The debate over which wired delivery mechanism is best comes down to a bake-off between cable operators' hybrid fiber-coaxial coax (HFC) and the phone companies' fiber. The reality is, however, that implementation of each concept differs by company.
The cable industry architecture is a combination of fiber and, closer to customers, coaxial cable. It seems to be the more unified of the two approaches, though some decisions have to be made on a case-by-case basis. Designers and financial planners must determine where in the network to terminate the fiber and switch to coax. Complex formulas are used. The variables include the number of homes served, the number of services and their bandwidth needs, likely growth patterns and the amount of spare bandwidth necessary. Designers are good at constructing systems that can be adjusted as these realities change.
That situation is less complex than that facing the phone companies. These companies must choose between two very different approaches. One, used by Verizon's FiOS project, is the self-explanatory fiber-to-the-home (FTTH). The other, which is employed by AT&T in its U-Verse project architecture, uses copper wires for part of the journey to the home.
Using copper is a greater challenge for the same reason that the phone companies initially needed to deploy fiber in the first place: Copper wires are not ideal for delivering converged services. The approach to expanding their signal-carrying capabilities -- variants of the digital subscriber line family of protocols -- are more of a limiting factor.
In other words, the home coax was never a big drawback for cable operators' convergence efforts. The challenge was finding a reliable way to send enough bandwidth through its network to feed those big pipes. The cable guys spent billions of dollars answering that challenge. Conversely, the telcos' weakness was a bigger problem because it reared its head in each premise and couldn't be met out in the network. The copper still can be used, but experts see trade offs when financial realities mandate that this be done.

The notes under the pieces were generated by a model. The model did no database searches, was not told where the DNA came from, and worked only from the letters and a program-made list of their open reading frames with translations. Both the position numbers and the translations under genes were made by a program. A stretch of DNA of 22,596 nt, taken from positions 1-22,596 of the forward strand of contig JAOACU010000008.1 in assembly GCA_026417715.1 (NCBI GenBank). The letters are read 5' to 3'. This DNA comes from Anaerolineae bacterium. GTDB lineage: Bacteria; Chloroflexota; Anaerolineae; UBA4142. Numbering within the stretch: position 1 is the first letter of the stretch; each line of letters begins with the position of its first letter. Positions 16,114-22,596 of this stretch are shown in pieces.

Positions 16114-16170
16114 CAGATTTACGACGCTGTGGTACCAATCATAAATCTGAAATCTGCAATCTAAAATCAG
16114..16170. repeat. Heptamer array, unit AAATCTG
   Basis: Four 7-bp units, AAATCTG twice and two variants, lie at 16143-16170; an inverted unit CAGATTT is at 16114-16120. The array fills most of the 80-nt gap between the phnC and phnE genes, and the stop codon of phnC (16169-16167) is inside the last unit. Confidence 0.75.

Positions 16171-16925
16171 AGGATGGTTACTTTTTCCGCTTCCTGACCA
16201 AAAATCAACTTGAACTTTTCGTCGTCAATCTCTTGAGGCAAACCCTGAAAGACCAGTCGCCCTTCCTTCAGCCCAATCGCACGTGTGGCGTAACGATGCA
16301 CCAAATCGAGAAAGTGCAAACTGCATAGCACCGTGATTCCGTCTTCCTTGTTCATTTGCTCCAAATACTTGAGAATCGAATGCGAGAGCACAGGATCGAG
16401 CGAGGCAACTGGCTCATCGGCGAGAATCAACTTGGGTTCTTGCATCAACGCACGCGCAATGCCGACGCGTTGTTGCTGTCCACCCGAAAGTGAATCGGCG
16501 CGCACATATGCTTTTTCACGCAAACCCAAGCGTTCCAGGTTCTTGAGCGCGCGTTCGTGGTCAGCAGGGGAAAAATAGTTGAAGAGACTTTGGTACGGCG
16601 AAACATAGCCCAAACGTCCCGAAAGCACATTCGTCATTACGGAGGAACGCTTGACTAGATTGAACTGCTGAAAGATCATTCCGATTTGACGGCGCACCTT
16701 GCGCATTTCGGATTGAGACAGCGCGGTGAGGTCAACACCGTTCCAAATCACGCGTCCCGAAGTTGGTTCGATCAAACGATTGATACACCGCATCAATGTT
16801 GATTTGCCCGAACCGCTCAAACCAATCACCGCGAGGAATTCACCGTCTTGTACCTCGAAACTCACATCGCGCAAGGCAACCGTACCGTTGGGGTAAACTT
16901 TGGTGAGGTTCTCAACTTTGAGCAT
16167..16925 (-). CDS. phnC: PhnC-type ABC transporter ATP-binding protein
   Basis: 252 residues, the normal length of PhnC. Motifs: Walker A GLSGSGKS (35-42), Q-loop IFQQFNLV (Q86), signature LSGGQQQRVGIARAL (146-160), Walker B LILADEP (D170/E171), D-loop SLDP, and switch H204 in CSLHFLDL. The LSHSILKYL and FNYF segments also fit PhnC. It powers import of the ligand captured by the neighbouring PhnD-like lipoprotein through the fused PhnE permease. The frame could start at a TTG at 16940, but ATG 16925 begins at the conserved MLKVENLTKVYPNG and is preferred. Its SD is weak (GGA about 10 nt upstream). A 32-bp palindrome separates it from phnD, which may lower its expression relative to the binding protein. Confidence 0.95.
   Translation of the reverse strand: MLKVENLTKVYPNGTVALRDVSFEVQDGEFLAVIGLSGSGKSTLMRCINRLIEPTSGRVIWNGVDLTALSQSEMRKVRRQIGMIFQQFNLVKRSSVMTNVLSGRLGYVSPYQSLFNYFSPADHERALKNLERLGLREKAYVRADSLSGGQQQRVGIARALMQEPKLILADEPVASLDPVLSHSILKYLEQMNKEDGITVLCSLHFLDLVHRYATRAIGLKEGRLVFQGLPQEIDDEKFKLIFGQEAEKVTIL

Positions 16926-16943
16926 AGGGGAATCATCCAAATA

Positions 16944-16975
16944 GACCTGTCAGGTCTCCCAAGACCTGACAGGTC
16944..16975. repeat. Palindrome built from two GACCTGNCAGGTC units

A couple of interesting pieces were posted recently that touch on phone company approaches to convergence. This Seeking Alpha piece by Andrew Schmidtt is aimed at folks who deal with fiber questions on a regular basis. Its value for a more general audience is that it illustrates how unsettled the debates still are on basic approaches to fiber. Perhaps more importantly, Schmidtt provides a taste of where things stand in the U.S., Europe, China, Taiwan, Japan and Korea.
Another interesting piece was posted by Om Malik at GigaOm. He writes bout the small nation of Slovenia. The country's incumbent phone company, Telekom Slovenije, is involved in a deep FTTH buildout that will bring fiber to as many as 1.3 million homes by the end of the year and 10 million by 2012. That's a lot of homes for such a small nation.
The debate -- cable versus telco and telco versus telco -- will not abate. The good news is that since it is running in parallel; the bottom line more likely will be to please customers, not financial analysts or CFOs.